Besides being an excellent singalong driving jam, this fiddle-and-steel-laden hit is a humorous glimpse at tongue-wagging small-town culture, sans the chest-pounding backwoods clichés that are common on country radio today. Fun, playful, and full of personality, this country rave-up was the song that first got me into Sara Evans, and it’s remained a personal favorite of mine ever since. It never fails to make me feel happy.
Real Fine Place, 2005
This Top Ten hit takes a classic country music theme – infidelity – and puts a distinct and memorable spin on it. After having parted ways with an unfaithful spouse, Sara’s character gloats over the unpleasant living situation her ex has since found himself in. But as the lyric progresses, she reveals that she has been genuinely hurt by his actions, and she unashamedly drops the bomb of “Yes, I’ll be glad to take you back just as soon as I stop breathing.” Amusingly spiteful and achingly emotional at the same time, “Cheatin’” exemplifies the layered organic storytelling that makes for a killer country song, while the traditional-styled arrangement acts as the perfect sonic backdrop to Sara’s bitterly nuanced performance.
“Born to Fly”
Born to Fly, 2000
Sara’s career record remains one of her most enduring and effortlessly charming hits, and with it’s distinctive drumbeat intro and bluegrass-tinged instrumentation, it’s definitely one of her most recognizeable. “Born to Fly” is an endearing coming-of-age tale of a young woman exploring her potential in life, and seeking to find her place in the world. It manages to perfect the magic formula of possessing a unique identity of its own, while still being universal such that a wide array of individuals can relate to the feelings it expresses. Who among us has never gone through this period of life as a young person? We’ve all been at that crossroads point in life, and felt what it’s like to be “starin’ down the road, just lookin’ for my one chance to run.”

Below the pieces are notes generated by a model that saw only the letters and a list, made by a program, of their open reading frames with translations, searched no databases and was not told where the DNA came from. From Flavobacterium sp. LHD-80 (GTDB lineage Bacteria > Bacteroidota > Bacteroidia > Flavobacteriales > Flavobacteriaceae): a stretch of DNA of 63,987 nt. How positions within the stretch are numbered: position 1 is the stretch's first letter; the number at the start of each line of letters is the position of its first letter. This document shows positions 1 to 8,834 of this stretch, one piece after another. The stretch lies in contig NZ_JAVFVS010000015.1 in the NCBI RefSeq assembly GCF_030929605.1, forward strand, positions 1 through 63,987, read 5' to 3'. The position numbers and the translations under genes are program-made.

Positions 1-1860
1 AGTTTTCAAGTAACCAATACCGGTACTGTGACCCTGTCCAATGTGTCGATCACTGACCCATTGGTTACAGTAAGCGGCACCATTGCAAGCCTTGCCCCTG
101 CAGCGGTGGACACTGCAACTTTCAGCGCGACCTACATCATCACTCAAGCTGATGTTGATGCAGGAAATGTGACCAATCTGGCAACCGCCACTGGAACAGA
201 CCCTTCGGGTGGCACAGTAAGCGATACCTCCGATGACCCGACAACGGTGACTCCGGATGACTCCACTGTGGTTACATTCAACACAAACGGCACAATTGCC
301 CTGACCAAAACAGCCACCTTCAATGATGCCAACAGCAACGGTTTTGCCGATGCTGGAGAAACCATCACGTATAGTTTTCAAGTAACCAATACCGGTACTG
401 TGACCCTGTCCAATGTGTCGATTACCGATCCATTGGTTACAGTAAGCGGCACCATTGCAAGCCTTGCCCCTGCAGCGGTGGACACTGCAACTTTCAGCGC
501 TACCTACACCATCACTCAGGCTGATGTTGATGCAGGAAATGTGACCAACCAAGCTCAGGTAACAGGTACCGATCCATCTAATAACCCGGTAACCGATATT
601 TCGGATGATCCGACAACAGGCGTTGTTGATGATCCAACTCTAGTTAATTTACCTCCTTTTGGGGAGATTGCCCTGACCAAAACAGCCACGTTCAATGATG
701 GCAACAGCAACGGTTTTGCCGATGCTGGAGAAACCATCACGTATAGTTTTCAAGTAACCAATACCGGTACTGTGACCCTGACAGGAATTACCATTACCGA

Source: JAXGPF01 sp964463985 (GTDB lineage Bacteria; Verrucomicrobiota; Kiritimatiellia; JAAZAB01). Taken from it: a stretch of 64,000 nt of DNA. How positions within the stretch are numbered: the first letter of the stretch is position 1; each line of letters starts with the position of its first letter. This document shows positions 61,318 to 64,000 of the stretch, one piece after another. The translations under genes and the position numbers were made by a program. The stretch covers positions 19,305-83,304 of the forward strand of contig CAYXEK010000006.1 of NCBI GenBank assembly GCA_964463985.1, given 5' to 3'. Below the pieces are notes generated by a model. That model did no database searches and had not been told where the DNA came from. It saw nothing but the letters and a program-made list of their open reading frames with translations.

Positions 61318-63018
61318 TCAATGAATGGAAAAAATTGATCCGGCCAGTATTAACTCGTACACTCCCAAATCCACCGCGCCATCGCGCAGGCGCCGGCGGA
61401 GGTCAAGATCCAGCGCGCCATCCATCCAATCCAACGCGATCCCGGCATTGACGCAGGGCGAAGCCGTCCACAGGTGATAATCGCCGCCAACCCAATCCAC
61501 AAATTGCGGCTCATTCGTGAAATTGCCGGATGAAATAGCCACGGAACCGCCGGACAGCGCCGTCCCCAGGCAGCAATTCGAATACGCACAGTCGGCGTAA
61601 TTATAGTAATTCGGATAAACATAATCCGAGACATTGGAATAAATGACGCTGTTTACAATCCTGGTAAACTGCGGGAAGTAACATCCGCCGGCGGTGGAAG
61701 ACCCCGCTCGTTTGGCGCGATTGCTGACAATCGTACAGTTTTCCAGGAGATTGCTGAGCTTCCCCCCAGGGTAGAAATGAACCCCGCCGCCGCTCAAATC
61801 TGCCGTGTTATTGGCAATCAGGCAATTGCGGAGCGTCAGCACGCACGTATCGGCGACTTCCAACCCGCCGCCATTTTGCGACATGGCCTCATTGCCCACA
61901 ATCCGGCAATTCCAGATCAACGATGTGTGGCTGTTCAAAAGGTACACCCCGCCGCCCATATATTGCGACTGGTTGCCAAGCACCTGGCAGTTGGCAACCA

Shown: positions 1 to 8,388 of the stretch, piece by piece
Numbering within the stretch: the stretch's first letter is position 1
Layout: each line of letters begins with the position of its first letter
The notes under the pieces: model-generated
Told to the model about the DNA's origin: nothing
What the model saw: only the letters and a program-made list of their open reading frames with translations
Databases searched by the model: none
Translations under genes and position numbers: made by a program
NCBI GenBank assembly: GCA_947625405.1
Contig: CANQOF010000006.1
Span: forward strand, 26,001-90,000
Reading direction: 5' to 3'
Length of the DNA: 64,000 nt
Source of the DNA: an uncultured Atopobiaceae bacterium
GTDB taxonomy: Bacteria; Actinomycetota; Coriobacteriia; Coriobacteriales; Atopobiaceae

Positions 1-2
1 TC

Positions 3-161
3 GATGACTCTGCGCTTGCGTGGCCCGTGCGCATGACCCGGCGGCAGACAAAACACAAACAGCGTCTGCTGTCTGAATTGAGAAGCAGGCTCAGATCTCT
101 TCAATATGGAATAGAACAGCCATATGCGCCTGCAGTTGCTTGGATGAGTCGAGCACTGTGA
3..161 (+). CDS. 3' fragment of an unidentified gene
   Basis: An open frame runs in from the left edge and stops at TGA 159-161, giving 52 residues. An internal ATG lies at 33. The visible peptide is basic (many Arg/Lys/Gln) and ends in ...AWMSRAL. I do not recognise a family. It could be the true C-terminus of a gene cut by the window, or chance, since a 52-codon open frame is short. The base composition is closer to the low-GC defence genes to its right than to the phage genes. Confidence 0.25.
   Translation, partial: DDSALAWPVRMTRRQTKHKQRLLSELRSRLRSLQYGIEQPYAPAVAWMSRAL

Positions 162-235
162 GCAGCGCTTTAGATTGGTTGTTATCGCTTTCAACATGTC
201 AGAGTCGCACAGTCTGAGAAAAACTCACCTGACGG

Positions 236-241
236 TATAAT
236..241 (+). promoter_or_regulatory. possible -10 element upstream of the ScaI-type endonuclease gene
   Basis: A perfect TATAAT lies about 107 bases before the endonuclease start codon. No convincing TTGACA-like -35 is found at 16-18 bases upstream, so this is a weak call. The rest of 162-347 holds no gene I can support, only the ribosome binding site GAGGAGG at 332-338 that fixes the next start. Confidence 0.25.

In a way, the song could also be seen as symbolic of the point Sara was at in her career when she recorded it. Would her third album improve on the moderate success of No Place That Far, or would it be ignored like the commercially-underappreciated Three Chords and the Truth? It was with this album and single that Sara struck platinum with a style that was just slick enough to be commercially friendly without sacrificing the heart of her earlier work. The result? Her career ‘soared away like a blackbird.’
In a career that has included many memorable singles, “Born to Fly” is one of the very finest.
Greatness comes in twos this year, as ten different artists make dual appearances on this list. Perhaps this demonstrates a greater truth about 2010. Sure, there was some good music, but greatness was concentrated among a smaller group of artists than usual.
As is the annual tradition, we’ll reveal this year’s forty best singles, ten at a time. Check back tomorrow for Part 2.
The Best Singles of 2010, Part 1: #40-#31
Why Wait Rascal Flatts
The Flatts boys return to their roots with this bright, infectious slice of country-pop. Bonus points for keeping both Gary LeVox’s voice and Dann Huff’s production in check. – Tara Seetharam
That’s Important to Me Joey + Rory